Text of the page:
Friday, September 5, 2008

Election '08 (pro-life)

I refused to watch the Democrats at their convention, because I know I would just get annoyed and toss out comments along of the lines of you don't care about families or the unborn so why should I listen to you.

I did watch Gov. Palin's speech and Sen. McCain's speech mainly because I wanted to see what Palin was capable of and McCain's I watched simply because well I wanted to see what happened. Palin was great, though her speech was written for her (as was Obama's Biden's, McCain's, and both Hillary and Bill Clinton's speech) her wit was great, her explanation of what she has done while is office was good. Palin impresses me because she's more than just talk, she has instilled values in her children and we can see that with the pregnancy of her eldest daughter. Bristol Palin made a mistake but she and her future husband chose to keep the baby and are getting married. She is hardly the first person to pregnant at a young age. Sarah Palin gave birth to a baby with Downs Syndrome. I think the statistic is something like 80% if not 90% of pregnancies that might have Downs result in abortion, meaning death for the baby.

My issue with Obama and Biden is that I can not wrap around my head how someone with children can support abortion. I don't understand it and I never will. I know I was given grace by God (happens when one is baptized and confirmed) probably because I was 10 weeks premature and my was an "older mom" and was baptized the day after I was born, Dec. 12 the feast of our Lady of Guadalupe who is the patroness of the unborn.

I've often wondered why I'm so adamant about the pro-life movement. I was born 10 weeks early and weighed in just shy of 4 pounds, named after the Blessed Mother, with Christine (Christ) as my middle name. My parents took no chances and baptized me right away on Dec. 12, and a priest from our parish in New York City would never allow to forgot what day I was baptized on. May God continue to bless him in his ministry as I probably would not have read the story of Juan Diego albeit via a "comic book" but I was a young child at the time. I managed to choose Anne as my Confirmation simply because I wanted a vowel in my initials. Seriously, that's why I chose Anne. I have to come to see that I have Anne, Mary and Christ in my name, and those people 3 forces to be reckoned with. My mom always made a point to talk to me about Cardinal Cooke. Cardinal Cooke died in October 1983, I was too young to remember him, but much like Archbishop Sheen, Cardinal Cooke has touched my life with out me really knowing it. Turns out that part of Cardinal Cooke's family is from the same area as my maternal grandfather, in essence "down the street" from my family. There is a tiny church in Athenry, which is where Cardinal Cooke's mother was from and where my grandfather was from. There are rumors in the family that somewhere we are related. That might explain my intense defense of the unborn.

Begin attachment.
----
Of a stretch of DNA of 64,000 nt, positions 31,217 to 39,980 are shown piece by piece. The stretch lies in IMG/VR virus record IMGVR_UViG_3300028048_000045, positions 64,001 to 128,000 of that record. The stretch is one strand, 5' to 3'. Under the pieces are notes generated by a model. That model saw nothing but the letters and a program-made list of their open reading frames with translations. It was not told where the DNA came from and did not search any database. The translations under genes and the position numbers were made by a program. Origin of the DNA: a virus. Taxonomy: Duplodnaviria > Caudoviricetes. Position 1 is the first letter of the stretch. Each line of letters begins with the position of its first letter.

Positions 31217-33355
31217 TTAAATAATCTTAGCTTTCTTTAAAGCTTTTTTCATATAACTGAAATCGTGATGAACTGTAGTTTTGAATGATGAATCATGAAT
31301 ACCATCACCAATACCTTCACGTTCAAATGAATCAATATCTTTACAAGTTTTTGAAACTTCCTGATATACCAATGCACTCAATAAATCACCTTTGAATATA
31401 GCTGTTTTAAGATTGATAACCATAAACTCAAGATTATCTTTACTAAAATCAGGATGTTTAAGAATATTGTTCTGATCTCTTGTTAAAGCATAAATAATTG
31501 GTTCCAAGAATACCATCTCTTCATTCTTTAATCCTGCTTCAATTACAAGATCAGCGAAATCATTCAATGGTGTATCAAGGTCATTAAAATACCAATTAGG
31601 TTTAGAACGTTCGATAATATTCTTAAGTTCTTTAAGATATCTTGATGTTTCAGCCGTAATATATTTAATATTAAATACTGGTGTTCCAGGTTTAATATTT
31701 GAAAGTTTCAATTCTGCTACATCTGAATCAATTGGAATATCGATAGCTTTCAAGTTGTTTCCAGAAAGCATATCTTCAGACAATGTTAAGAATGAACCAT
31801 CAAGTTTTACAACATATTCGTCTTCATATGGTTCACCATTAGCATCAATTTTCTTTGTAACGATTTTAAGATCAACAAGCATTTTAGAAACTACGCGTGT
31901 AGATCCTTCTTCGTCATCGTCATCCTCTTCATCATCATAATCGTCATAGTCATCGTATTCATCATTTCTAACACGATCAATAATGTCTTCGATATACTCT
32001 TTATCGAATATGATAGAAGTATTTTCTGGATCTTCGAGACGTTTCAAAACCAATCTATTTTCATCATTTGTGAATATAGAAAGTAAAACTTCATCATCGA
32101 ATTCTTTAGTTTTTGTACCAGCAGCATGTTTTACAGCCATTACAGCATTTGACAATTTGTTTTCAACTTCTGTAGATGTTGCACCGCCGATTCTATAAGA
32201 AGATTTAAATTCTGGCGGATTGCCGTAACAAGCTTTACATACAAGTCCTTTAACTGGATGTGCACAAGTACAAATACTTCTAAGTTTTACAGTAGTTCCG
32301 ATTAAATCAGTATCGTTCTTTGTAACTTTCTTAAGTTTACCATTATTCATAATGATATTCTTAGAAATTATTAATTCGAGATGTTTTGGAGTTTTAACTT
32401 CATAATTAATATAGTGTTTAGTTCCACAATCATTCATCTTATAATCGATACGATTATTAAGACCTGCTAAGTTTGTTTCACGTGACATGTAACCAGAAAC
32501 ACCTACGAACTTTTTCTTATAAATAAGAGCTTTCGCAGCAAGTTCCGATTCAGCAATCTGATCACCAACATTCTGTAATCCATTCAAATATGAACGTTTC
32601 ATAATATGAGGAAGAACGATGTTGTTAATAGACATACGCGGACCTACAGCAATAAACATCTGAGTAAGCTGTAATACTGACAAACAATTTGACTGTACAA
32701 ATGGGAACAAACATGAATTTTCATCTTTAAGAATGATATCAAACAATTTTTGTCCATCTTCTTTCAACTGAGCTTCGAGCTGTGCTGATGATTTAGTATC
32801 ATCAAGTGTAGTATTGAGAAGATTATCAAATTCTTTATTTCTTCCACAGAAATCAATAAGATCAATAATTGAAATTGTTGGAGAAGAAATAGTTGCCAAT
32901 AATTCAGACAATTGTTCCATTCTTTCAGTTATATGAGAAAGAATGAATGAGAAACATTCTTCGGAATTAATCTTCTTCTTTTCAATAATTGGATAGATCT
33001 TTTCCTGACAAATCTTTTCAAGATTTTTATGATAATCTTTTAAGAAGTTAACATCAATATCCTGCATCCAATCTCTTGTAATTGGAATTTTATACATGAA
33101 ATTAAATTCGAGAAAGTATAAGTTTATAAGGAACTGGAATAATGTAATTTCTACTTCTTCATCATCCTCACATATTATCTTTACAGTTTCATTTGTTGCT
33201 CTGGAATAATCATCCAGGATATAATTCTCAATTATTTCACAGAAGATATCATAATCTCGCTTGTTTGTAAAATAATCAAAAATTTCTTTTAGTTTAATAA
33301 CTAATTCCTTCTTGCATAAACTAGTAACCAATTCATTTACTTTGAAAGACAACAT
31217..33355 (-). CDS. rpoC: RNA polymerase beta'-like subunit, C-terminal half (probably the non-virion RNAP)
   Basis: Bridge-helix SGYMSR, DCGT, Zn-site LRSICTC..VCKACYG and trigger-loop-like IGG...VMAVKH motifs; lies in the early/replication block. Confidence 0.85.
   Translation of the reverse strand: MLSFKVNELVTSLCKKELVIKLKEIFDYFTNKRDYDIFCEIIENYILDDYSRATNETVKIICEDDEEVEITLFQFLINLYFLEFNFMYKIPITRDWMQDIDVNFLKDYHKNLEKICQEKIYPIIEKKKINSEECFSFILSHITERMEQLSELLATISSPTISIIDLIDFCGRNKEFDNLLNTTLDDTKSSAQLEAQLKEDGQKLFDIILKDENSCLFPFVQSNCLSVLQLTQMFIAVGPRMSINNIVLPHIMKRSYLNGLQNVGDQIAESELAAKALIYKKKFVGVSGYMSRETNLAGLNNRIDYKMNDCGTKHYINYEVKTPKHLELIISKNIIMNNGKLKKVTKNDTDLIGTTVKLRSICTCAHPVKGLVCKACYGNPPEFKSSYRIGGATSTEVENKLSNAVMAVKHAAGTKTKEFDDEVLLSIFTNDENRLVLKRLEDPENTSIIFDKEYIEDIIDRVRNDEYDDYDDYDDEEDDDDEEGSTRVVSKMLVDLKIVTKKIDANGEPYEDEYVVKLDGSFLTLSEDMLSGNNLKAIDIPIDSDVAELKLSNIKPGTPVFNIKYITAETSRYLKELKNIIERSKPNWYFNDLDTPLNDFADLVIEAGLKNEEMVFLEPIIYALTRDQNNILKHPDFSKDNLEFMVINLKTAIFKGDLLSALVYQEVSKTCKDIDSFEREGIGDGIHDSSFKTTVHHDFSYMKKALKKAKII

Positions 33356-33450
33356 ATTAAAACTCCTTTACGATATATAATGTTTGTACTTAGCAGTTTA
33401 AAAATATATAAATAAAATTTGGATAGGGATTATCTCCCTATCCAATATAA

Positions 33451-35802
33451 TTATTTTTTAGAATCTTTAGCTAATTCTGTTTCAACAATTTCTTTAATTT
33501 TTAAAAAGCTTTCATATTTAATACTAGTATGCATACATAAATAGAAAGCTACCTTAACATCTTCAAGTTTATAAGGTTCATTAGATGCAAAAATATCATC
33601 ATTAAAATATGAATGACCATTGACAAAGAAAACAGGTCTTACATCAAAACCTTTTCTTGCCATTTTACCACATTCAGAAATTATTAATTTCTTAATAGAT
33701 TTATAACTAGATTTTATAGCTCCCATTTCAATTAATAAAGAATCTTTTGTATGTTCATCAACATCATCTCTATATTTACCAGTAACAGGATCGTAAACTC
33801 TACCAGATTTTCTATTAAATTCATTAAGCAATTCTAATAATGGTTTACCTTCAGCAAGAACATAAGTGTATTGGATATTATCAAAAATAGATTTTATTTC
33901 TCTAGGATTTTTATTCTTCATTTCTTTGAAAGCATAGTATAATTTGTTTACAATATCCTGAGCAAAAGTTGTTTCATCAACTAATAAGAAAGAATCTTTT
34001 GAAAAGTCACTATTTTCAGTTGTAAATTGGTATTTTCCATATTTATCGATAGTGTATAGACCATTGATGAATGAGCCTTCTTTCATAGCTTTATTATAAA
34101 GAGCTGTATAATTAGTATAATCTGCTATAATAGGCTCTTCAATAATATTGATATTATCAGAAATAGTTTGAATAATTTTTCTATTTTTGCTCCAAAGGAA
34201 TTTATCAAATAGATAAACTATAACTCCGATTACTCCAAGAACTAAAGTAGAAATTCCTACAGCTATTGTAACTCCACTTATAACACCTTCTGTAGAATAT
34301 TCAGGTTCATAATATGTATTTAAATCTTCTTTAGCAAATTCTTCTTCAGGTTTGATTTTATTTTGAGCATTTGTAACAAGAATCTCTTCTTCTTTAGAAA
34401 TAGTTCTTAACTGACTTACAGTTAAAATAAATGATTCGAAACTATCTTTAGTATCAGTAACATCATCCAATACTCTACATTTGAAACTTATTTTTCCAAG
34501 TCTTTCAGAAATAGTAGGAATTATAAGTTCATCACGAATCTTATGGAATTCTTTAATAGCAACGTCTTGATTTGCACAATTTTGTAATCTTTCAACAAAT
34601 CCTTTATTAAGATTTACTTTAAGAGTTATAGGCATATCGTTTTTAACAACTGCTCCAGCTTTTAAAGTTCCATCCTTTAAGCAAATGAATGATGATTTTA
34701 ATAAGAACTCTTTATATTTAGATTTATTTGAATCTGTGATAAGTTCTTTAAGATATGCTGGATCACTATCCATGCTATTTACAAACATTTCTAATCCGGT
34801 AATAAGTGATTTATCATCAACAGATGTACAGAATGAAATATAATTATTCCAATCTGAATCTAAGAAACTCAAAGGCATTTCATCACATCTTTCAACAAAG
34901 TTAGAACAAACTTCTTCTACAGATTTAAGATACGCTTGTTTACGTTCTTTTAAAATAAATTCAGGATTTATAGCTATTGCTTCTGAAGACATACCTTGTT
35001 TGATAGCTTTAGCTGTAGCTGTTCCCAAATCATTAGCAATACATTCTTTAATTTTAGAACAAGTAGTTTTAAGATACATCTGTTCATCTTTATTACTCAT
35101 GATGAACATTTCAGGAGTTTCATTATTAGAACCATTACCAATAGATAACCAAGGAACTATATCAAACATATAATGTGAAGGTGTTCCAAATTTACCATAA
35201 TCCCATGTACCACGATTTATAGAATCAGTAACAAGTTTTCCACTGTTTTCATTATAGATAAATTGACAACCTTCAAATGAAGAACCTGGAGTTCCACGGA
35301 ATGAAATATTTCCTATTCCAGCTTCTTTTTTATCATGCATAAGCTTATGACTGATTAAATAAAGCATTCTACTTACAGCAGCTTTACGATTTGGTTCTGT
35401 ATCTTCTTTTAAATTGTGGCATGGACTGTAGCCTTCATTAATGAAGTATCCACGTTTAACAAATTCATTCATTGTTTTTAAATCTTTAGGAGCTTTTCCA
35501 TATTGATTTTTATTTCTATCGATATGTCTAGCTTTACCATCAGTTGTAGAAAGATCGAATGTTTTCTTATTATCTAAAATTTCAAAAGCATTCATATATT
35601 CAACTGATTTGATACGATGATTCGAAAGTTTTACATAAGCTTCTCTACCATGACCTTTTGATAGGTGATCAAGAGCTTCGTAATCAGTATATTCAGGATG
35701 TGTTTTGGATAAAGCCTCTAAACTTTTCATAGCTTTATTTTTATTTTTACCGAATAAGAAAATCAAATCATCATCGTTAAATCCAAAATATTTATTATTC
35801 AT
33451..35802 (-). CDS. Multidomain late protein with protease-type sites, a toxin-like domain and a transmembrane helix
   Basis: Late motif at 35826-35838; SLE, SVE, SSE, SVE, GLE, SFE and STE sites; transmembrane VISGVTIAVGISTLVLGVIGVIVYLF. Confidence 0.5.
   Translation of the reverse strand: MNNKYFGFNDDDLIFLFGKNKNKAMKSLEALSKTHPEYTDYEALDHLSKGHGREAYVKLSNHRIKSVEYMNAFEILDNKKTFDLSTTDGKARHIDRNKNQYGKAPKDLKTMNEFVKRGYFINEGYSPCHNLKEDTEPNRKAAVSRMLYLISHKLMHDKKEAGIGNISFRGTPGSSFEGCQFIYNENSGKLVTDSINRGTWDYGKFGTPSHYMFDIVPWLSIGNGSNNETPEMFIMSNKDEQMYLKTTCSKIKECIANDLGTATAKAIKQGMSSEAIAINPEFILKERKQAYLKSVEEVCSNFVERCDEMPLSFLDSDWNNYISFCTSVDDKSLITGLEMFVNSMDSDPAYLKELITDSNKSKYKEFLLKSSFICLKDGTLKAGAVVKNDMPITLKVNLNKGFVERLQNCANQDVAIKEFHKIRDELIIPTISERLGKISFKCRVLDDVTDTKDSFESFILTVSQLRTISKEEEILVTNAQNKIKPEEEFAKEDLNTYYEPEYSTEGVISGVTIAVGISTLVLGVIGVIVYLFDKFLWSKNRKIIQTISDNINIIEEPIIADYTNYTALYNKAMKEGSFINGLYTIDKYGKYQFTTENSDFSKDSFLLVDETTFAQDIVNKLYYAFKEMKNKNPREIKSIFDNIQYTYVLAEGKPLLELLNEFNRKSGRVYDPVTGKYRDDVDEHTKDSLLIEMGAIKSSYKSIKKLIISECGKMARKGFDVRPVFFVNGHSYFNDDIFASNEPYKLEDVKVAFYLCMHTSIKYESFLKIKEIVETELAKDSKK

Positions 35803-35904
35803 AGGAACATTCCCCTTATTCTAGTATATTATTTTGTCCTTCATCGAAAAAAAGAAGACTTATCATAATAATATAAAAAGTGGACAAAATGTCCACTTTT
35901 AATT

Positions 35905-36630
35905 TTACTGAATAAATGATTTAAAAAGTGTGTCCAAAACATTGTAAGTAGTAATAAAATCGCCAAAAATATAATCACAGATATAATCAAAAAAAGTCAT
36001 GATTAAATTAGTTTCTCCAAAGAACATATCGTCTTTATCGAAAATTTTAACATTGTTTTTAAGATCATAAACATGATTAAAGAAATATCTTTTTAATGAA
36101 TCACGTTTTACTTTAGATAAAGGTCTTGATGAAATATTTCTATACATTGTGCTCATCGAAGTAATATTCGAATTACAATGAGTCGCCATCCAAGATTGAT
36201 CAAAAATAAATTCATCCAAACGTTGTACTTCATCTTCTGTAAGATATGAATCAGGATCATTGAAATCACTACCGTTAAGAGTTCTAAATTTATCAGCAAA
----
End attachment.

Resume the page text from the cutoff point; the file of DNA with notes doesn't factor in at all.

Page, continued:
Cardinal Cooke and his successor Cardinal O'Connor were both defenders of the unborn, as was Archbishop Sheen and I often in prayer ask the three of them to pray for us.

More to come later as I have to get ready to go to "work"

3 comments:

Mark said...

You write “I've often wondered why I'm so adamant about the pro-life movement”.

Maybe it’s not surprising with those baptismal and confirmation names!

After all, St Anne conceived Mary when she was elderly and barren. In a way, she’s a perfect icon of what JP2 calls “the Gospel of Life”. Whereas the “culture of death” takes fruitful women, renders them barren, and destroys life, in the case of St Anne God takes a barren woman, renders her fruitful, and through her brings life which abounds to the salvation of all.